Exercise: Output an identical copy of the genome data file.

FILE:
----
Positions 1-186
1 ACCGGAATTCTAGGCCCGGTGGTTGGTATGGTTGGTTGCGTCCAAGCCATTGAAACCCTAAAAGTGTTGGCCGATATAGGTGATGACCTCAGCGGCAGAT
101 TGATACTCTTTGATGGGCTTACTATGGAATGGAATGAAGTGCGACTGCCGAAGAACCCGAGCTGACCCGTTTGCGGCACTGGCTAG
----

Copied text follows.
Positions 1-186
1 ACCGGAATTCTAGGCCCGGTGGTTGGTATGGTTGGTTGCGTCCAAGCCATTGAAACCCTAAAAGTGTTGGCCGATATAGGTGATGACCTCAGCGGCAGAT
101 TGATACTCTTTGATGGGCTTACTATGGAATGGAATGAAGTGCGACTGCCGAAGAACCCGAGCTGACCCGTTTGCGGCACTGGCTAG